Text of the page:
“What do you mean?” one of the women asked.

“Something terrible happened in that room,” I blurted, feeling my cheeks turn red from unexpected emotion. I felt crazy, but only momentarily.

The women’s heads nodded. We sat together in a clump on the concrete stairs leading into the adobe music room. It was here, sitting next to them, I would learn that for more than 100 years, American Indian children were placed at boarding schools, and not just in Arizona, but across the United States, Canada, and Australia. The initial motivation was to break Indian culture and create new Christians. “Kill the Indian, and save the man,” was a commonly repeated refrain.

It is a complicated history, but eventually, children were no longer taken against their will to attend the schools. Instead, many attended in later years because there was no other option on their tribal lands.

One of the women shared a story about how her grandmother, from a northern Arizona tribe, had been kidnapped at age 5 by federal employees and brought to the school. She hadn’t been able to return until she graduated at age 18. By then, she no longer spoke the language of her parents. This would forever impair her ability to connect with family, tradition, and culture.

The same colleague went on to then tell me how her parents divorced when she was in junior high. Her mother struggled. She sent her two older daughters to the Phoenix Indian School until she could care for them herself. They spent two years together at the school.

I had a thousand questions. First, how could I have spent more than 30 years in Phoenix and never known about the school? This history wasn’t included in our education, or field trips. It wasn’t on any test. There was no day of honor or remembrance. In the shade of a date palm, I looked up at the haunted adobe music room, and realized the park was sacred earth. Children died here, their bones buried under the grassy lawn of today.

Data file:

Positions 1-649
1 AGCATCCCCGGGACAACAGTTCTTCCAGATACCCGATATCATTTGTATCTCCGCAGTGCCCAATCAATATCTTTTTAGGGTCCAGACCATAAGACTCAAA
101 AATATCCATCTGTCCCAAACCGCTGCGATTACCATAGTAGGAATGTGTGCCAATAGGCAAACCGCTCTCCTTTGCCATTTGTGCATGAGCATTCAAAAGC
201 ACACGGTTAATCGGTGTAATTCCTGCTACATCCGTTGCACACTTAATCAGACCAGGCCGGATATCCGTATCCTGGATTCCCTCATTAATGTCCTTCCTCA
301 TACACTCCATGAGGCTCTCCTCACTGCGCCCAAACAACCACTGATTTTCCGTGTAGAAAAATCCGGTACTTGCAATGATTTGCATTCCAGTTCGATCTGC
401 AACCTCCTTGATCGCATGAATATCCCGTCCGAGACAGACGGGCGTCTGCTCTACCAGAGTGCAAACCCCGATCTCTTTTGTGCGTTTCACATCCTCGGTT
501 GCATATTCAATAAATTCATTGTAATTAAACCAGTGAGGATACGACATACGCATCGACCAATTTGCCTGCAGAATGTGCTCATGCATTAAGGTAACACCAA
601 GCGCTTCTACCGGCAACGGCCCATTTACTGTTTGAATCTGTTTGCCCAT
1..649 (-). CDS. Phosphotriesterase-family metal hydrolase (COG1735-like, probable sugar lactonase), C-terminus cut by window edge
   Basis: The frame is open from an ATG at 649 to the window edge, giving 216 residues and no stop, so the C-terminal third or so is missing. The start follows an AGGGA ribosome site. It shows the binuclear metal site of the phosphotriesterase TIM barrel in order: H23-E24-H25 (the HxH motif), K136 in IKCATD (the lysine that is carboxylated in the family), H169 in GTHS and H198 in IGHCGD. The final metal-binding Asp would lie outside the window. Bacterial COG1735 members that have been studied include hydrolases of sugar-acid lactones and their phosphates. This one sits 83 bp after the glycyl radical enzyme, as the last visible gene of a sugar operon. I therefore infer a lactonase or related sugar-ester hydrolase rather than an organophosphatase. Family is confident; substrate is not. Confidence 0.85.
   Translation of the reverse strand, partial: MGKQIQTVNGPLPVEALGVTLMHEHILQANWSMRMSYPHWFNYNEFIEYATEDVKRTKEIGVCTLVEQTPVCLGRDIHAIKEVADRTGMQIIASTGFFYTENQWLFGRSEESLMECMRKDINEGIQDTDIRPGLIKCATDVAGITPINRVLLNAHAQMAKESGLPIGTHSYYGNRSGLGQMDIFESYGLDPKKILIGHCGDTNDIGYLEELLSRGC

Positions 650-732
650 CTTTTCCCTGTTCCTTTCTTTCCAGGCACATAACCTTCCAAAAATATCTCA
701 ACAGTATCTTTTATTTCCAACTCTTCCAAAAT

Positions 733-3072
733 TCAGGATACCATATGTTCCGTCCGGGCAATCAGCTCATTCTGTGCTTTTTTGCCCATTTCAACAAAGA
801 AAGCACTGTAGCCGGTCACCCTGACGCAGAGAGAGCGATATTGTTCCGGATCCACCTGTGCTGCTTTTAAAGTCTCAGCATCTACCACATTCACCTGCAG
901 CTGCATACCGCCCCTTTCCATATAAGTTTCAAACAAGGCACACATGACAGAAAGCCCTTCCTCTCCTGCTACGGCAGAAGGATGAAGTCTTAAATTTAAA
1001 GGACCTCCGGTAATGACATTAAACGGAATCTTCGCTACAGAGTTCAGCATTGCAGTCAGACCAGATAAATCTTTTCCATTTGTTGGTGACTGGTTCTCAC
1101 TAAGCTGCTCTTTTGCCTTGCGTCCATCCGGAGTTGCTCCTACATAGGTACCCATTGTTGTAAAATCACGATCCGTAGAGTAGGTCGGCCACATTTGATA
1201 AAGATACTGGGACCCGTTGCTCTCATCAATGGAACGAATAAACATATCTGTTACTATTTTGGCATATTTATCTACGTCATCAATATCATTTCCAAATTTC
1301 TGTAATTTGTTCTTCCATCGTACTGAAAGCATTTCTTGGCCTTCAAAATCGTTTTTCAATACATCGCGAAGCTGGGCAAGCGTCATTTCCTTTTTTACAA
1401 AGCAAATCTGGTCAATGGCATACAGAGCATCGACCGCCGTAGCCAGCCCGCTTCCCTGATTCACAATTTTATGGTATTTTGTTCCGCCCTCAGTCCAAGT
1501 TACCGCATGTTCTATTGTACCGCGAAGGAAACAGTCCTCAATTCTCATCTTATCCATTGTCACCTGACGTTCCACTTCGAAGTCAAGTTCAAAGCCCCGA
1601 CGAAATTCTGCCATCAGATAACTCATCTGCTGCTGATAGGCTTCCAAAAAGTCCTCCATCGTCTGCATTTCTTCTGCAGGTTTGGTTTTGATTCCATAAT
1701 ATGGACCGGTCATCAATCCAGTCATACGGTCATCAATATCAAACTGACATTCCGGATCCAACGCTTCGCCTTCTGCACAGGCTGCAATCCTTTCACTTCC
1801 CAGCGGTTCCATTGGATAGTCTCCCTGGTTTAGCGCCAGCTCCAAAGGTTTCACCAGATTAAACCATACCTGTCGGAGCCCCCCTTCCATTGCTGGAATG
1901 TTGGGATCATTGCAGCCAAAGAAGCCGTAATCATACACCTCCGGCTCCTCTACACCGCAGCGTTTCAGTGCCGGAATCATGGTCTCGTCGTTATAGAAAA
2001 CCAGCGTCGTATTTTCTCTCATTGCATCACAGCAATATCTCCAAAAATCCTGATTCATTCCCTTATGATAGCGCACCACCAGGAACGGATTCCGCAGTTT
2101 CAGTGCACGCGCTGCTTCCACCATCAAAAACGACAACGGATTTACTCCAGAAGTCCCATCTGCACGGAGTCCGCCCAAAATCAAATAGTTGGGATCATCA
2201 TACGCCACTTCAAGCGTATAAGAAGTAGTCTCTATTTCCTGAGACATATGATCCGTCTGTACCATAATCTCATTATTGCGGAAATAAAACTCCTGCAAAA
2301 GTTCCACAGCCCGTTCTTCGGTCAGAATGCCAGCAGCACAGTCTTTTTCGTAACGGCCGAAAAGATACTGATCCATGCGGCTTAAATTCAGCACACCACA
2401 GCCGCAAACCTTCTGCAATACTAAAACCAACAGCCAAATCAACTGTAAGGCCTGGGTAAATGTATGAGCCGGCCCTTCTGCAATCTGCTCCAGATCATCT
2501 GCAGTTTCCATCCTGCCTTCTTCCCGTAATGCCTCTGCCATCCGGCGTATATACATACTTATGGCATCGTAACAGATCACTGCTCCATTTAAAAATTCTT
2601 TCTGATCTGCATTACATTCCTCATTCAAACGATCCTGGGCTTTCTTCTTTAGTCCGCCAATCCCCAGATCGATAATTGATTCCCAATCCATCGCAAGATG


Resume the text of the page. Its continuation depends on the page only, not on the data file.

This chance meeting planted the seed for my latest novel, Counting Coup. This is the story of Avery Wainwright, a professor who uncovers a stack of 60-year-old letters. Written in the 1950s,

the letters tell of a year Avery’s grandmother, Alma Jean, spent teaching in the Indian school system. The ghostly yet familiar voices in the letters tell of a dark time in her grandmother’s life, a time no one had ever spoken of.

Today, the American Indian boarding school system remains, albeit voluntary. Health outcomes for American Indian children in the United States remain among the worse. These boarding schools allow children to graduate, but still keep student at a fragile age away from their families and home.

I have a thousand more questions to ask, and many more stories to write about my homeland. Thank you for reading!

For more information about Counting Coup and my other novels, visit: kellidonley.com.

Kelli Donley is a native Arizonan. She is the author of three novels, Under the Same MoonBasket Baby and Counting Coup. Inspiration for this novel was found hearing colleagues’ stories about childhoods spent at the Phoenix Indian School. Kelli lives with her husband Jason, children and small ark of animals in Mesa, Arizona. She works in public health, and blogs at www.africankelli.com.

Thank you for visiting, Kelli!

 

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Filed under Arizona, Book Review, Fiction, History, Reading

Getting Out There

On Saturday I participated in MEET YOUR LITERARY COMMUNITY, sponsored by Arizona State University, at the Phoenix Market. I had a table to display my books, and it was fun talking to people as they stopped by. Best of all, I reconnected with someone I hadn’t seen in a long time and met some great new people–most, but not all, writers.

Since I’m kinda an introvert (kinda hahaha) and easily over-stimulated, it’s amazing I even applied to the event. But I’m trying to push myself to get out there a lil bit.